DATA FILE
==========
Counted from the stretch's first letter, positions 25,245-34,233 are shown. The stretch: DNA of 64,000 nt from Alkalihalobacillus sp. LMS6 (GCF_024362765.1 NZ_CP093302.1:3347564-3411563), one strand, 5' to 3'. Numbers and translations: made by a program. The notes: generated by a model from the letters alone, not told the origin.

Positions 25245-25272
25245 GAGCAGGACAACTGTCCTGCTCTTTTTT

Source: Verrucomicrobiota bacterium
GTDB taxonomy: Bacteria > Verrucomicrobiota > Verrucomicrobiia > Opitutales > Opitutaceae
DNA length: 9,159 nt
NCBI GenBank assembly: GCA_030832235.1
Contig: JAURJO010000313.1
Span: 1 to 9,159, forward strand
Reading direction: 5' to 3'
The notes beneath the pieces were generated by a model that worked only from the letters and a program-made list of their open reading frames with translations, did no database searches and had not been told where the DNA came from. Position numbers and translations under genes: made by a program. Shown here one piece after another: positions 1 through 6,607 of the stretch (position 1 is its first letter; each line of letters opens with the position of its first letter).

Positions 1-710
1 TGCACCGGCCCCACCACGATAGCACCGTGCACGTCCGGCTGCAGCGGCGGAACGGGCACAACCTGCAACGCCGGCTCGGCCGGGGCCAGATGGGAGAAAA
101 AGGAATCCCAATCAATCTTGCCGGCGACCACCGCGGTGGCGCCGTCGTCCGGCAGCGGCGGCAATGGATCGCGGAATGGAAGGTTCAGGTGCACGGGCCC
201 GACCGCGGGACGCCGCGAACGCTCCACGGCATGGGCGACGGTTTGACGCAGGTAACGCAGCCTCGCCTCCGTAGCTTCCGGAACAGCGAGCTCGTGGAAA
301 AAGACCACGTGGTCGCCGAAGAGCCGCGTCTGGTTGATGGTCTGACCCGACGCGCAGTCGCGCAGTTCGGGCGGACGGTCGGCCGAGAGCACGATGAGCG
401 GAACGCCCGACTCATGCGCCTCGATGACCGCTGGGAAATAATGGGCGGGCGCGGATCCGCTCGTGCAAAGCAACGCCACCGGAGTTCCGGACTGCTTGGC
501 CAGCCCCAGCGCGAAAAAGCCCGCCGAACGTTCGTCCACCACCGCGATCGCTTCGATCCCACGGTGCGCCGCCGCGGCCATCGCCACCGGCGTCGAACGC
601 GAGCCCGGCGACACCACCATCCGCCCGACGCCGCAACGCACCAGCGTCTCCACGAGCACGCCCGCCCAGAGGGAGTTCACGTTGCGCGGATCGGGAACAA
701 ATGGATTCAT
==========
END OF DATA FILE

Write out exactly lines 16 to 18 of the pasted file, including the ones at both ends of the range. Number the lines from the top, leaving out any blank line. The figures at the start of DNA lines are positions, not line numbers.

301 AAGACCACGTGGTCGCCGAAGAGCCGCGTCTGGTTGATGGTCTGACCCGACGCGCAGTCGCGCAGTTCGGGCGGACGGTCGGCCGAGAGCACGATGAGCG
401 GAACGCCCGACTCATGCGCCTCGATGACCGCTGGGAAATAATGGGCGGGCGCGGATCCGCTCGTGCAAAGCAACGCCACCGGAGTTCCGGACTGCTTGGC
501 CAGCCCCAGCGCGAAAAAGCCCGCCGAACGTTCGTCCACCACCGCGATCGCTTCGATCCCACGGTGCGCCGCCGCGGCCATCGCCACCGGCGTCGAACGC